Selena Gomez has been very open about the highs and lows of living her life in the spotlight. After a stint in treatment to focus on her emotional health and exhaustion in 2016, the singer seems to have landed right back on top with promises of new music in the very near future, a rumored (though pretty much official) new man in her life, and a firm stranglehold on some of the most-liked photos on social media, which is a pretty simple feat when you’re also the most followed account on the platform. And now, she proved that 2017 is about to officially be the year the pop star fully reclaims her throne, landing the cover of Vogue‘s April issue for the very first time.
Given that her BFF and fellow twenty-something music industry phenomenon Taylor Swift has graced the fashion magazine’s cover three times already, it seems pretty unbelievable that this is Gomez debut cover, especially when the musician already looks like an old pro. For the April issue, Selena turned up the tropical heat, posing in a vibrant Michael Kors collection bralette and skirt covered in a pinky-orange floral pattern and paired with big, chunky silver Jennifer Fisher earrings, and her signature graphic cat eye, of course.
If the singer seems phenomenally relatable despite her high-profile life and 110 million avid Instagram followers, she credits those very fans and social media for allowing her to be so open and down-to-earth. She tells Vogue‘s Rob Haskell, “People so badly wanted me to be authentic and when that happened, finally, it was a huge release. I’m not different from what I put out there. I’ve been very vulnerable with my fans, and sometimes I say things I shouldn’t. But I have to be honest with them. I feel that’s a huge part of why I’m where I am.”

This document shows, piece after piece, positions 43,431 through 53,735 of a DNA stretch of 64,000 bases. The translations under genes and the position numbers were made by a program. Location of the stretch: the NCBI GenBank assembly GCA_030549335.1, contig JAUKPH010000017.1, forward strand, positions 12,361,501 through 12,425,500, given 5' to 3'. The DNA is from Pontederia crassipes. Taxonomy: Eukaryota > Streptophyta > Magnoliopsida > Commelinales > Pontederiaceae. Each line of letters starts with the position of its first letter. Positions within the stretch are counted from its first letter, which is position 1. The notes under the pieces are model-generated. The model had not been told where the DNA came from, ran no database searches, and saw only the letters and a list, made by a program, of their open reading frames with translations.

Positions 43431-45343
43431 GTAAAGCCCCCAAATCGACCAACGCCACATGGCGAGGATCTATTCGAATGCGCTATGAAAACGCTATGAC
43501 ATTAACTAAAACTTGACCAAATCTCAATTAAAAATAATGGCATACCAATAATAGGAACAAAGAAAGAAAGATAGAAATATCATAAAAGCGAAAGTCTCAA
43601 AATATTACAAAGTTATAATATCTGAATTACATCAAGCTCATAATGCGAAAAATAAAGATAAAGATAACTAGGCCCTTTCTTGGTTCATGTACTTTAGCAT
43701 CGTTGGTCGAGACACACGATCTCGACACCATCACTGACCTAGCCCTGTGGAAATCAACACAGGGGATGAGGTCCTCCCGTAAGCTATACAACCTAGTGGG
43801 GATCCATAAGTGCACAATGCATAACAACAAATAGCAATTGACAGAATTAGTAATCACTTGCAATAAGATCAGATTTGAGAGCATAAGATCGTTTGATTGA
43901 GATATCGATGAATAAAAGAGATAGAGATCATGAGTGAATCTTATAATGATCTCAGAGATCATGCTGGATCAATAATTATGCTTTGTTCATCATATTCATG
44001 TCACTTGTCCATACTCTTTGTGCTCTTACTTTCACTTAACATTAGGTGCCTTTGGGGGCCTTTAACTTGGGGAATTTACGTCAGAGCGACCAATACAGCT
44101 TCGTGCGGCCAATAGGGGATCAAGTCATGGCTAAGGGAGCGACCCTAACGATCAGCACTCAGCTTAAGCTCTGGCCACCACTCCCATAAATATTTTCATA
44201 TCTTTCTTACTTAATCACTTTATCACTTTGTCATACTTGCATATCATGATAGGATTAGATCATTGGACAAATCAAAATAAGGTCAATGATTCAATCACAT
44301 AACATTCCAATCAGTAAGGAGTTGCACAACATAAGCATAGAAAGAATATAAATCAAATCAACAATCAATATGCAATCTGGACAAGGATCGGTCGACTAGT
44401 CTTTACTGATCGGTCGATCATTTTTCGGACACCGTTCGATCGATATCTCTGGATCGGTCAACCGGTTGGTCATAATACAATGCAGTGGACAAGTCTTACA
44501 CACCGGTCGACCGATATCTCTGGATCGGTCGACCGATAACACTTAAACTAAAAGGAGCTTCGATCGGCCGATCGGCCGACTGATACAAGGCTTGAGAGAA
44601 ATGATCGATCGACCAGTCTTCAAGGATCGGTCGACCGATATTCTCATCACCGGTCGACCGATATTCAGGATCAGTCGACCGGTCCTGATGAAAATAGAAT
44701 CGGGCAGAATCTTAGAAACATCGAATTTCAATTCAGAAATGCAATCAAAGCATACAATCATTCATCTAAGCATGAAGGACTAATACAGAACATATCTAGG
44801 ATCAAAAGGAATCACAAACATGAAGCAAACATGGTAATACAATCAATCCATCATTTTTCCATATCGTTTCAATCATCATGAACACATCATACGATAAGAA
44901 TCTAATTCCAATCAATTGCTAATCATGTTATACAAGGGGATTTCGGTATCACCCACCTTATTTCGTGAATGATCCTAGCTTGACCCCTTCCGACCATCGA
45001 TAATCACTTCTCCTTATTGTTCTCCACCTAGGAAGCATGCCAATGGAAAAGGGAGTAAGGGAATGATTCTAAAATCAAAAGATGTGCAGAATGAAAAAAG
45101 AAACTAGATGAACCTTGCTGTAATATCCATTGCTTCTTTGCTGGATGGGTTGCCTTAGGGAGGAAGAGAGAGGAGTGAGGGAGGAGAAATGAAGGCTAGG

But being that authentic can sometimes come with a cost, she confesses, “I’ve cried onstage more times than I can count, and I’m not a cute crier.” Adding, “Tours are a really lonely place for me,” and before she checked into a facility in Tennessee, “My self-esteem was shot. I was depressed, anxious. I started to have panic attacks right before getting onstage, or right after leaving the stage. Basically I felt I wasn’t good enough, wasn’t capable. I felt I wasn’t giving my fans anything, and they could see it—which, I think, was a complete distortion. …What I wanted to say is that life is so stressful, and I get the desire to just escape it. But I wasn’t figuring my own stuff out, so I felt I had no wisdom to share. And so maybe I thought everybody out there was thinking, This is a waste of time.”
But Gomez credits the treatment facility with getting her back on track, telling Haskell, “You have no idea how incredible it felt to just be with six girls, real people who couldn’t give two s—s about who I was, who were fighting for their lives. It was one of the hardest things I’ve done, but it was the best thing I’ve done.
And now she feels much more ready to take on the trappings of fame, saying, “For a change, it feels like I don’t have to be holding my breath and waiting for somebody to judge a piece of work that I’m doing. I’m not eager to chase a moment. I don’t think there’s a moment for me to chase.”
In fact, she insists, “I love what I do, and I’m aware of how lucky I am, but—how can I say this without sounding weird? I just really can’t wait for people to forget about me.” We hate to say it, but good luck with that one.